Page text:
SPRINGFIELD, Mo. — First Responders from agencies across southwest Missouri are taking part in a multi-day mental health training. 

It’s being run by Warrior’s Rest, a nonprofit working with the Department of Public Safety. 

They travel to several parts of the state to provide these trainings. 

“This is a class for overall wellness. It does teach you how to be a good peer. It does teach you how to take care of yourself,” said instructor Dan Phillips. “It does teach you how to respond to critical incidents, both in groups or individually, but it also teaches you how to take care of yourself.” 

Phillips says the approach to mental health has changed over recent decades. 

“After 30 years in law enforcement, I can tell you when I came on, there was nothing like this. It was absolutely the Suck It Up program,” Phillips said. “There was nothing if you had a bad call, if you had a bad incident, if you had a bad day, it was either do your job or find something else to do.” 

The free training for first responders covers critical incident stress management and works on peer-to-peer support. Phillips said he wishes he had this kind of support when he was in law enforcement. 

“Compartmentalizing trauma and stress when it needs to be processed will cause numerous other problems in your life,” Phillips said. “In my own career, I had several critical incidents. I lost friends in the line of duty. I was involved in several shootings. I was a first responder at 9/11. All of those things took me to a place of where I was broken as a human.’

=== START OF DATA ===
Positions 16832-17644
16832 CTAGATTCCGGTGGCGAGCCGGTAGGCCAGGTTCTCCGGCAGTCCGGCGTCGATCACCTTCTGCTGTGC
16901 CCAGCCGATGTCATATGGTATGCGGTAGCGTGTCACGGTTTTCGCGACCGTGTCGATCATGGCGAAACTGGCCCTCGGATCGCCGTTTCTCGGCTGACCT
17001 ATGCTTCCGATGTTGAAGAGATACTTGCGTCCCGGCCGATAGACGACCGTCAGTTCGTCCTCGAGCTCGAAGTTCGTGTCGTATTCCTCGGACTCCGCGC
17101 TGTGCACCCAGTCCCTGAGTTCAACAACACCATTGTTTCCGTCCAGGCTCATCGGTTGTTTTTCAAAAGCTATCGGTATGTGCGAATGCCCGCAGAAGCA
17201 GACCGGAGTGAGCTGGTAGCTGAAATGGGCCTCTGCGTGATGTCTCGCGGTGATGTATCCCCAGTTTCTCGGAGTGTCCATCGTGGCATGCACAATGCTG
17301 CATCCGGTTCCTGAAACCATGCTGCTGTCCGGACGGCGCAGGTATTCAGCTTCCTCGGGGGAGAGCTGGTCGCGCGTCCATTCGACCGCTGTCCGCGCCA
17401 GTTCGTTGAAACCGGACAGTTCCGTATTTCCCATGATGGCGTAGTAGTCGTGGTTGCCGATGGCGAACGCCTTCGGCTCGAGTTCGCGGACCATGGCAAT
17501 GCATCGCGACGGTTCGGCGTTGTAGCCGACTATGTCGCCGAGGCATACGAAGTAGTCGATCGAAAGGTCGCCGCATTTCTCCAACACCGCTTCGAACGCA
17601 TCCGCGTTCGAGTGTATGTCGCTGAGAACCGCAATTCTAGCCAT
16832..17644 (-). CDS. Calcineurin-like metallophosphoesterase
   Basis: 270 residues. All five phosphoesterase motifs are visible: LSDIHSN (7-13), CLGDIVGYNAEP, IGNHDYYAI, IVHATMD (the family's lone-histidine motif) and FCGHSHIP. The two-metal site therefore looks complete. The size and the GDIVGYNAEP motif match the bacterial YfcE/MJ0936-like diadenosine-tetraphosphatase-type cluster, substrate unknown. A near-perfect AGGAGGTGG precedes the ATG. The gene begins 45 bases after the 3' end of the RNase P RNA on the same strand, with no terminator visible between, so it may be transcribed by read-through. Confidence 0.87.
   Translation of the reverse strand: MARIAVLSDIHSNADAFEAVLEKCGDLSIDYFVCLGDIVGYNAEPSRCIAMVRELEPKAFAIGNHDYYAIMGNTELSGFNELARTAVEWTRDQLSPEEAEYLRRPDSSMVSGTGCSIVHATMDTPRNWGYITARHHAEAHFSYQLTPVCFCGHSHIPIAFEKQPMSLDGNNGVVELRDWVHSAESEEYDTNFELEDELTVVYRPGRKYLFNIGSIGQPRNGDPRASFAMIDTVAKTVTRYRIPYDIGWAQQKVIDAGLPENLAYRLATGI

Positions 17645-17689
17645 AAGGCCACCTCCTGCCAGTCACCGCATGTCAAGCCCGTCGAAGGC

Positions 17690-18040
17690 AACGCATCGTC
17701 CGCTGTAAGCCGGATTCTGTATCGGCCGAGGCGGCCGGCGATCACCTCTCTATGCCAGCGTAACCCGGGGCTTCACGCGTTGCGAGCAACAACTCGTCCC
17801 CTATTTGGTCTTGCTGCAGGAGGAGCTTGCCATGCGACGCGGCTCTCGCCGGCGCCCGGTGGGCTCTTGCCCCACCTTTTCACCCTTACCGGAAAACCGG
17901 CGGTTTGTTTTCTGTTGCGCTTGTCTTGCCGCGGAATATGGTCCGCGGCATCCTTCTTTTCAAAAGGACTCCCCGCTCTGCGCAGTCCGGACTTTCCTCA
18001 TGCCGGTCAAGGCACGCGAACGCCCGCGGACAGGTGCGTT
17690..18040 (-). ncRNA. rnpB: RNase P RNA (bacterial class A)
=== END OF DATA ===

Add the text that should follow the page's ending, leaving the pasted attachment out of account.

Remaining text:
Cathy Bustos, another instructor said mental health awareness can help reduce a disturbing statistic surrounding first responders.  

“It’s absolutely essential that we have to monitor our stress,” Bustos said. “The suicide rate among first responders is double that of line of duty death, which means we are killing ourselves at a much higher rate than others are killing us.” 

Bustos arrived in Springfield this week after spending time in Uvalde, Texas after the mass shooting in May.  

“The first responders were devastated by what happened, and everybody was just trying to gain their sense of footing on the ground,” Bustos said. 

Phillips said if first responders have a proper peer-to-peer response within days after a traumatic incident, the symptoms of PTSD could be reduced by as much as 90%. 

Trainings will be held in Springfield in November and December of this year.